Wednesday, August 08, 2007


This post is far too long and I don’t really expect anyone to read the whole of it. But what the heck? Publish and be dammed!

Questions of love, chivalry, feminism and the links between these three have much exercised James lately, here, here and here, so here is my inadequate two-centesimi’s worth on these matters:

First of all, let us remember that throughout history, there would have been no change without those who were willing to be strident, to break the law for what they believed in and even to risk their lives for it. Feminism, in winning the freedoms and rights that women in western countries now enjoy, was and is a necessary movement, for once freedoms have been won, they have to be protected.

As I have commented on James’s site, I am old enough to remember when a woman doing exactly the same job as a man was automatically paid less and I can remember when a single woman, however much she earned, could not obtain a mortgage in Britain. I can also remember finding it difficult to get lodgings because I didn’t have a “nice fiancé” [the landladies, presumably, thought that therefore hundreds of men would be trooping in and out of the place at all hours - if only!] and I can remember even having invitations withdrawn because I didn’t have a partner to accompany me to the parties or events.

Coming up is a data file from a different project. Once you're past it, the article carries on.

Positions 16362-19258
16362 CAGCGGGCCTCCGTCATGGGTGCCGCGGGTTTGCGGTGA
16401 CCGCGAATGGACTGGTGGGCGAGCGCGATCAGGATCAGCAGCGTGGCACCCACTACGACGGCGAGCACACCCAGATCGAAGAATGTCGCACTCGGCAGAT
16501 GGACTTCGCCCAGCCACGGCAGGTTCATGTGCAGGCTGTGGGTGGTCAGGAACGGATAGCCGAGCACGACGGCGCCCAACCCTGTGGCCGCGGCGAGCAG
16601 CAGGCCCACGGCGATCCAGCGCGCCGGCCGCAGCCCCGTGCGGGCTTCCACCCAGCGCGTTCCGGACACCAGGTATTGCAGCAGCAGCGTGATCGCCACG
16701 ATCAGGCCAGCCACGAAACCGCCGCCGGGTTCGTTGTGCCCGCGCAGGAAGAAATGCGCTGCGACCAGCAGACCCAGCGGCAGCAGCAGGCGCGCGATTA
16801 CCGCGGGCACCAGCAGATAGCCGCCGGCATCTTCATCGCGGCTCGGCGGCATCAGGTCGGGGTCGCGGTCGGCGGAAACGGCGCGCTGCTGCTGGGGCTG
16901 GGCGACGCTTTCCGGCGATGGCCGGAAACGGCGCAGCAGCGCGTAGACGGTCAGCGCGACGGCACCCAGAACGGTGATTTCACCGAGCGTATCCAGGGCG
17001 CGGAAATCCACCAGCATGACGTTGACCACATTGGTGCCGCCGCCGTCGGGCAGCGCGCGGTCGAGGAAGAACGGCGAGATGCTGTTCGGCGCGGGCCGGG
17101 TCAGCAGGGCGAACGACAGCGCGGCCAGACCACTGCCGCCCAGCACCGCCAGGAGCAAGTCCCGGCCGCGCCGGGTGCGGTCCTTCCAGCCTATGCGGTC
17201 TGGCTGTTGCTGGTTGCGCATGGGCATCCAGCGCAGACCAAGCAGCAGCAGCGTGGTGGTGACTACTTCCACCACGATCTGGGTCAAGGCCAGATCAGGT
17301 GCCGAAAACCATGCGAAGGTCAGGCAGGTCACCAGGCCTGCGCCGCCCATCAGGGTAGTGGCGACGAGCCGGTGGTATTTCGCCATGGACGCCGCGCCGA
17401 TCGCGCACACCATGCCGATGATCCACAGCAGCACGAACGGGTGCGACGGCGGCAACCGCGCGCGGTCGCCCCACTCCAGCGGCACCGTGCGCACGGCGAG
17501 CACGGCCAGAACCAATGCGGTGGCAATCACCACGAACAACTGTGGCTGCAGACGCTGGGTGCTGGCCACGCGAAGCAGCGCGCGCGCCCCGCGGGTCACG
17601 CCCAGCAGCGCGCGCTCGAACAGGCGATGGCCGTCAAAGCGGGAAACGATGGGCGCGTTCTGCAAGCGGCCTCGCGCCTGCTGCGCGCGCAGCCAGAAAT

A man, when he receives a letter or fills in a form, does not thereby proclaim his marital status to the world: a woman, until the advent of the “Ms” title in English-speaking countries, did. And make no mistake: marital status mattered. There were women who, if they received bad service, would threaten, “Oh, I’ll get my husband to deal with you” - as if they were incapable of standing up for themselves – and often, in times gone by, this utterance achieved the desired result. When I was teaching in secondary education, I could never understand why, at school speech days, the guest speaker 's wife would receive a bouquet of flowers from the Head. What had this woman done but come along and sit there? She obviously did not have a job if she could be there on a Wednesday afternoon; yet she got this bouquet just for being someone’s wife. I have never had any time for women who obtain their social status from men. [It is perhaps worth mentioning that in Italy you become signora and in France you become madame at a certain point: neither title is an indication of marital status.]